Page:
Germany Inc. Zones In on Global Risks Overshadowing EconomyBy
Companies cautious over political uncertainty damping orders
Country has become target of criticism for U.S. administration
Germany’s economy is running at full speed, yet some of its biggest companies are far from getting carried away about the future.
Thyssenkrupp AG last week became the latest of the country’s top firms to intertwine words of caution in what’s shaping up to be a strong earnings season, joining peers like Siemens AG in warning against global risks -- concerns that also featured strongly in the European Commission’s updated forecasts. Companies’ messages seem to stand at odds with signs that the economy is barreling ahead after expanding in 2016 at the fastest pace in five years.
Industry leaders aren’t alone in their qualms about the outlook. The European Central Bank has grown increasingly nervous about the impact of President Donald Trump’s policies on the world economy: Executive Board member Peter Praet cited “the signals we get from the U.S.” as his biggest worry and Bundesbank President Jens Weidmann expressed concern about accusations that Germany is exploiting trading partners with an undervalued currency.
“The economy is in pretty good waters, both at home and abroad, but there are clouds on the horizon,” said Andreas Scheuerle, an economist at Dekabank in Frankfurt. “We don’t know whether Trump will realize his warnings but the danger that he does is there.”
For now, momentum appears intact. Gross domestic product increased 0.5 percent in the fourth quarter, according to a Bloomberg survey before data on Tuesday. The European Commission raised its 2017 and 2018 growth forecasts for Germany by 0.1 point each to 1.6 percent and 1.8 percent, respectively.
“Supported by robust employment and consumption, the German economy is forecast to maintain its momentum over the forecast horizon, although the possible threat of trade barriers with key partners pose significant downward risks,” the Commission said. “The solid labor market, resilient exports, and booming construction are expected to provide a boost to growth and support equipment investment.”
According to the Ifo Institute’s closely watched business confidence index, companies’ assessment of current conditions improved in January, while a gauge of prospects had its steepest decline in 11 months. That could reflect nerves about political instability, with Germany just one of a number of countries holding national elections this year.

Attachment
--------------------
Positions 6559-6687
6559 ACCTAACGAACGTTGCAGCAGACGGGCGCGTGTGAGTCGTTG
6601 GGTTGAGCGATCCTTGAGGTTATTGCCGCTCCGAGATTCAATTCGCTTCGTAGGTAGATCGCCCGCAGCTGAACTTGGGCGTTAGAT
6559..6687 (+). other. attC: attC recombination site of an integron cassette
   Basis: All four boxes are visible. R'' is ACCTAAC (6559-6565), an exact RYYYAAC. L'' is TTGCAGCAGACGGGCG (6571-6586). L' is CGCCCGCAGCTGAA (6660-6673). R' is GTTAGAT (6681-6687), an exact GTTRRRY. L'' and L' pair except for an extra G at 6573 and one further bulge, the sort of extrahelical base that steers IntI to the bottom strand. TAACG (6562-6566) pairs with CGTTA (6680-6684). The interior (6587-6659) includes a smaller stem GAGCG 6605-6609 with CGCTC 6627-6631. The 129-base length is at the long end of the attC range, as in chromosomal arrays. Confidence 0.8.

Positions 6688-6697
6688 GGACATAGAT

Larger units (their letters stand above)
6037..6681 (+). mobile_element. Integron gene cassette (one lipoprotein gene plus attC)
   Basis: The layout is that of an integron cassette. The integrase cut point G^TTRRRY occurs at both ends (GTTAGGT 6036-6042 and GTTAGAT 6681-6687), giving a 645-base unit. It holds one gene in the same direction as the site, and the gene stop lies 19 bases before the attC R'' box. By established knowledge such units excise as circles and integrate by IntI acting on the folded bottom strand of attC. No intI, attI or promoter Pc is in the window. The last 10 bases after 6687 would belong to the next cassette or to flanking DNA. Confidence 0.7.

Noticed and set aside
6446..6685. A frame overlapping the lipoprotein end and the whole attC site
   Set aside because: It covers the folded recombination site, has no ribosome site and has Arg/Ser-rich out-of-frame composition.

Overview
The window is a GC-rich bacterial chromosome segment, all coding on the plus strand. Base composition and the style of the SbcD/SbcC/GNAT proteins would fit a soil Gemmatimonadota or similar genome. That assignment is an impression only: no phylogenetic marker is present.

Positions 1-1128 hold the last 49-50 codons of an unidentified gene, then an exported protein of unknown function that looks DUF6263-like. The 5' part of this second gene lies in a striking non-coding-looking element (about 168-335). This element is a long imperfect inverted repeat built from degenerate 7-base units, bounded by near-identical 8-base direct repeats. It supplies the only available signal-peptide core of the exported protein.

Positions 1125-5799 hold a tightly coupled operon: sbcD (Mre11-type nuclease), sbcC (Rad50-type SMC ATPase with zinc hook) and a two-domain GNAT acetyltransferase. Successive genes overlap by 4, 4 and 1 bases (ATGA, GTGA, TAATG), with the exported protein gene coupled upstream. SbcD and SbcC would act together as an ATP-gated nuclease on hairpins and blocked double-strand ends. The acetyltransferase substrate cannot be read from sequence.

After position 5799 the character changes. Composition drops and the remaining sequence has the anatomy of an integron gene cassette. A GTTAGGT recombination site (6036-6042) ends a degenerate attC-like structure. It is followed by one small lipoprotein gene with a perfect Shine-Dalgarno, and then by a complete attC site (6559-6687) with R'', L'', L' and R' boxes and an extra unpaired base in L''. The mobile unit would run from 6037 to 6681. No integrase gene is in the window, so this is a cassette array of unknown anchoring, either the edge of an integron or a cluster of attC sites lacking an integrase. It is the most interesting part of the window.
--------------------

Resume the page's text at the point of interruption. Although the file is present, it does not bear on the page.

The same contrast between strong results and muted expectations can be read out of corporate Germany’s earnings statements. Siemens raised its full-year outlook for the third time in just over 12 months after posting better-than-predicted quarterly profits in January, while warning that orders are starting to weaken.
“We’re also seeing a highly volatile and cautious market reflecting current uncertainties in the political environment,” said Lisa Davis, managing board member responsible for energy. “This caution is damping investor confidence and resulting in projects being largely deferred.”
Steelmaker Thyssenkrupp also reported higher earnings, and while noting that Trump’s announced infrastructure projects may pose an opportunity, it also said import tariffs on goods from Mexico could jeopardize supply chains.
BMW AG, which hasn’t yet published results, expressed similar concerns. Chief Executive Officer Harald Krueger has stressed the importance of the U.S. to his firm in terms of sales and production after Trump singled out the carmaker for building a $1 billion factory in Mexico.
Political risks within Europe also pose a threat to corporates, and not just in Germany. L’Oreal SA CEO Jean-Paul Agon said on Friday that the French cosmetics company is finding long-term planning more difficult amid a “chaotic” political environment. His country is engulfed in one of its most uncertain presidential elections, and Britain is preparing for a hard break from the EU.
The Bundesbank has tried to assuage concerns by pointing to economic fundamentals.
“Germany’s economy is on a sound upward trajectory,” Weidmann said in a Feb. 8 speech. “It is chiefly being driven by brisk domestic consumer demand and “a more vibrant global economy should also boost export growth again, despite the fact that the international environment is fraught with political uncertainty.”
Even though the biggest surge in factory orders since 2014 suggests Germany’s strong run at the end of last year might not soon run out of steam, the country’s BGA association of exporters has warned of potentially “catastrophic” consequences of U.S. trade policies. It currently forecasts shipments abroad to expand 2.5 percent in 2017, after 1.2 percent last year.
“What we need is free trade worldwide,” the group’s president, Anton Boerner, said in an interview with Bloomberg Television. “If a big player like the U.S. is focusing on raising customs, especially versus East Asia or China, then the world economy will drop into a deep recession and all of the players worldwide will lose the game -- there will be no winner.”
— With assistance by Oliver Sachgau, and Tino Andresen